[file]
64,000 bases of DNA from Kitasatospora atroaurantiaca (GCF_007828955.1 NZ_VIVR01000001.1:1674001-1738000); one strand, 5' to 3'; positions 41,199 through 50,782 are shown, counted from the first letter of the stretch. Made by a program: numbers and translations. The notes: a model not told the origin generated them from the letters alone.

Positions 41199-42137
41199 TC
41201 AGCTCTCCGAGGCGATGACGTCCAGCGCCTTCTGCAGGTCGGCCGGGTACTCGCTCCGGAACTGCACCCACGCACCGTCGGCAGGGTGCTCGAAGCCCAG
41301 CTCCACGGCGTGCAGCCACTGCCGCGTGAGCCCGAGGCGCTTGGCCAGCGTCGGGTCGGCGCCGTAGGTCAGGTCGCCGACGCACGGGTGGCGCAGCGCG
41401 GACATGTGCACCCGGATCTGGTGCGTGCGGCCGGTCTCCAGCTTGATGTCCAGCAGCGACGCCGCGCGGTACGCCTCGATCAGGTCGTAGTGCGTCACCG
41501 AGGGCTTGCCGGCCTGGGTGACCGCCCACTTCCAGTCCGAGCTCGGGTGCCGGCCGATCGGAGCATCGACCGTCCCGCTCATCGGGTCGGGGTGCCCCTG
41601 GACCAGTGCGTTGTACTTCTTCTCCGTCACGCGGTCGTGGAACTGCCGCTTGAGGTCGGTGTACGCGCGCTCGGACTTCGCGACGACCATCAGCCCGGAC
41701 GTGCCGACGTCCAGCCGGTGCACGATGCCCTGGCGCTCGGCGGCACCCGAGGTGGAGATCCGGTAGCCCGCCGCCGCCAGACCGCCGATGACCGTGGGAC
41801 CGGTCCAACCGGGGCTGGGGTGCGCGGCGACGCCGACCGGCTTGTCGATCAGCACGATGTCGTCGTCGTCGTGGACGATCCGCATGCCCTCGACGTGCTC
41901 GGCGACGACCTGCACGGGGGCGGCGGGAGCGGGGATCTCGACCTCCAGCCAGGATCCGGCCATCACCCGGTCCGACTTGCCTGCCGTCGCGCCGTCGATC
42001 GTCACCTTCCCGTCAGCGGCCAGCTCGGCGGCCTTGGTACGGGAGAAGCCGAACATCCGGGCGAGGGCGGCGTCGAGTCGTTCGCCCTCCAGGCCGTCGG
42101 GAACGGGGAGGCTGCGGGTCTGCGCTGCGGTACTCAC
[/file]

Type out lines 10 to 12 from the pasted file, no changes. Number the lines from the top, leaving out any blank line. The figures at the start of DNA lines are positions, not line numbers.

41801 CGGTCCAACCGGGGCTGGGGTGCGCGGCGACGCCGACCGGCTTGTCGATCAGCACGATGTCGTCGTCGTCGTGGACGATCCGCATGCCCTCGACGTGCTC
41901 GGCGACGACCTGCACGGGGGCGGCGGGAGCGGGGATCTCGACCTCCAGCCAGGATCCGGCCATCACCCGGTCCGACTTGCCTGCCGTCGCGCCGTCGATC
42001 GTCACCTTCCCGTCAGCGGCCAGCTCGGCGGCCTTGGTACGGGAGAAGCCGAACATCCGGGCGAGGGCGGCGTCGAGTCGTTCGCCCTCCAGGCCGTCGG